Naming Pattern
Through generations
Record Linkage
Record Linkage
• The process of identifying similar people
• Essential for exchanging and/or merging
• MAL4:6 uses the individuals and their
relatives as found in their pedigrees
• Each relationship/attribute is treated equally
• Weights
 Version 0.1 used feature selection instead of continuous
 Weights would allow MAL4:6 to use all of the data in a
pedigree to a degree (TBD by MAL4:6)
• Naturally Skewed Data
 #NonMatches >> #Matches
 Learners tend to over learn the majority class
• Attributes: A = {A1,A2,…An}, Ai would be a piece of information
(e.g., date of birth)
• For each Ai, simAi is the similarity metric associated with Ai
• Let x = < A1 : a1x, A2 : a2x,…, An : anx > denote an individual where
ajx is the value of Aj for x
 <firstname: John, lastname: Smith,…>
• Let R= {R0,R1,…Rm} be a set of functions that map an individual to
one of its relatives
Structured Network
Similarity Scores
• Genealogical database from the LDS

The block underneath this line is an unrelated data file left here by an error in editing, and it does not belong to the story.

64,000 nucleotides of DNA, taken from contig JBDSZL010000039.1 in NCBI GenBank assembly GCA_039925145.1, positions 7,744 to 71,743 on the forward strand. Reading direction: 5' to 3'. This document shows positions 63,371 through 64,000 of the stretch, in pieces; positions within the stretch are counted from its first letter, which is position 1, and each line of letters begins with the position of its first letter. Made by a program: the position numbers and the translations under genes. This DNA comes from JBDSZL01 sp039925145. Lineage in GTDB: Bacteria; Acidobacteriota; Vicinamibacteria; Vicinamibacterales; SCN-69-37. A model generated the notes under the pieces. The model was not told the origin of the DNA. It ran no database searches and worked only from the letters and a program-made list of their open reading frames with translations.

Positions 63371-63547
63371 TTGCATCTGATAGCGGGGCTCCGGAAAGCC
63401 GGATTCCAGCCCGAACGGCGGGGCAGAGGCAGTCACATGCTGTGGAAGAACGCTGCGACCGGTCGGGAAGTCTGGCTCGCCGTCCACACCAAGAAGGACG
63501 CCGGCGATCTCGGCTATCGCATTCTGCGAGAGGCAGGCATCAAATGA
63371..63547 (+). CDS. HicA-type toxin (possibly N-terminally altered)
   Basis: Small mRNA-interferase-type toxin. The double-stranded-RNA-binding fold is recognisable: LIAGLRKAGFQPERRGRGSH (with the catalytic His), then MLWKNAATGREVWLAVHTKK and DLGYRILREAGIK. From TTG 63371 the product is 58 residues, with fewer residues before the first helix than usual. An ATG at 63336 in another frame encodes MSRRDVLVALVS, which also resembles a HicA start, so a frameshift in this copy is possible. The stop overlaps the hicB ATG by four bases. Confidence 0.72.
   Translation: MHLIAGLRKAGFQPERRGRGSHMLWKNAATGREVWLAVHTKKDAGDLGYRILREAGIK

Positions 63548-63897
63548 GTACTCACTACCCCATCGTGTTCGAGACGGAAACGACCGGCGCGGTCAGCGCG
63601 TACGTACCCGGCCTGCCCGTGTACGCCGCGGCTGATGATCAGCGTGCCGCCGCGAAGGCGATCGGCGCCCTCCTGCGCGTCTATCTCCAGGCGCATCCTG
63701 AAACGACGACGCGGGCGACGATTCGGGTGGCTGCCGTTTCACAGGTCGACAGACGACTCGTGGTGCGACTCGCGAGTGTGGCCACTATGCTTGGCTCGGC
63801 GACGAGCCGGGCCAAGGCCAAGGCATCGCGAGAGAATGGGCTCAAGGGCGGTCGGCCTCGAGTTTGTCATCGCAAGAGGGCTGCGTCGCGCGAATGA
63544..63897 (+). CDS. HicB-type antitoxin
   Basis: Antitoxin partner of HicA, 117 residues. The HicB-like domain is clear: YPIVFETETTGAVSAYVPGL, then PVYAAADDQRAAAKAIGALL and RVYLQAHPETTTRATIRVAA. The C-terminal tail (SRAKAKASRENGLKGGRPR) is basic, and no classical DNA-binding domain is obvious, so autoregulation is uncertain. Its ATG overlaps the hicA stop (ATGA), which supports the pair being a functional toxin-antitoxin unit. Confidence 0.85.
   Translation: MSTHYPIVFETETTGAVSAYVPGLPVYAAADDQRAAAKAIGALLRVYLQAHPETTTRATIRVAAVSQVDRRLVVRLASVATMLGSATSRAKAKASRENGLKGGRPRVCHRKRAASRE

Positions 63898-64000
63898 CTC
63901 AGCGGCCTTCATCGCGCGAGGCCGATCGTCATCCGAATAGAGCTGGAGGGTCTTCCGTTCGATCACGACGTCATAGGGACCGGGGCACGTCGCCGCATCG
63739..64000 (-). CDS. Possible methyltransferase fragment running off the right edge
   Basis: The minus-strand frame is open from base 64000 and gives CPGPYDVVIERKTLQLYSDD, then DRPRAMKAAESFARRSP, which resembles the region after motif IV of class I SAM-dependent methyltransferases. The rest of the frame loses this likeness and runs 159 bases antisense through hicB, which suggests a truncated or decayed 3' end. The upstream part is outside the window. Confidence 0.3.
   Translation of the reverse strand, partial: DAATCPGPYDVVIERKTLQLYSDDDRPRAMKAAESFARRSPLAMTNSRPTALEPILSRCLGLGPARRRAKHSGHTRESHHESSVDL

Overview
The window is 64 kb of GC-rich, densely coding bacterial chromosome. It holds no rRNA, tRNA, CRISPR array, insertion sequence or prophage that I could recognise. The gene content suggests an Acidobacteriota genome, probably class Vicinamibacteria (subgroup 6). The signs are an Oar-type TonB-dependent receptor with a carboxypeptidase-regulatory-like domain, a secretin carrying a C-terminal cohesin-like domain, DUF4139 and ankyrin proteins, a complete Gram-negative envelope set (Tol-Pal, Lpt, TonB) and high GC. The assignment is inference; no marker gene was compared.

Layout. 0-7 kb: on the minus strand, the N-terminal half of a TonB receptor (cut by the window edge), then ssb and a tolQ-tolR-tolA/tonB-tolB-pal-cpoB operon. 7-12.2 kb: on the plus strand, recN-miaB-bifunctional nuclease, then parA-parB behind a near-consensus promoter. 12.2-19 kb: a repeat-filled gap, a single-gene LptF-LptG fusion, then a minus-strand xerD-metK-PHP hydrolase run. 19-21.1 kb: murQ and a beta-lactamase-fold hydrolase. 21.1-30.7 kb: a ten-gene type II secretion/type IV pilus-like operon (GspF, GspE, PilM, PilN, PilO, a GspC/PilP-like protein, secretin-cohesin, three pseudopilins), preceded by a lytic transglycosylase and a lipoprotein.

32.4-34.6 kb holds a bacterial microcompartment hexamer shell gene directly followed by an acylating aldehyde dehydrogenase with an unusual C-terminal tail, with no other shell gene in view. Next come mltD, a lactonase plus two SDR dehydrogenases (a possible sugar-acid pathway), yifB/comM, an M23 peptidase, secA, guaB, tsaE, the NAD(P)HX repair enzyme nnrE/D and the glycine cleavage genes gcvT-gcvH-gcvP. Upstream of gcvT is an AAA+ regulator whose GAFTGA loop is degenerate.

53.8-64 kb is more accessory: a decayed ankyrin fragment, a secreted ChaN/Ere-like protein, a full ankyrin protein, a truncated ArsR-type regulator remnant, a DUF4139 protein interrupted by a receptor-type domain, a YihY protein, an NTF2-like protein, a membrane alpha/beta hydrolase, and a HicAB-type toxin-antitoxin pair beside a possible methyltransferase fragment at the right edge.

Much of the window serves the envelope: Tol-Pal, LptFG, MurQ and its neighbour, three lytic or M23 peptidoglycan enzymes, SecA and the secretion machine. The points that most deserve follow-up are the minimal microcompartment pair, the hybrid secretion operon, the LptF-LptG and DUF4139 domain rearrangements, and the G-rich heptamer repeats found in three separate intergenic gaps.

Church’s Family History Department (~5
million individuals)
• ~16,000 labeled data instances
 Precision:
 Recall:
Search Term Analysis
• Prior to April 2005
 Search terms used prior to April
contained very few unique
 Most common keywords used were
words in the actual domain name
Significant surge in April 2005
Diversification of the search terms, often corresponding to new
Doubling of number of unique visitors
What happened? Search Engine Optimization (SEO)!
Shipping Policy
• August 2005
 Change shipping policy
 Highly visible, lower, free+
• Impact on abandoned carts?
 Not significant
Before-After Purchases
Marked increase in number of
purchases in all categories
100% increase for high-end
category (free shipping)
Can’t infer causality BUT clear
indication of some effect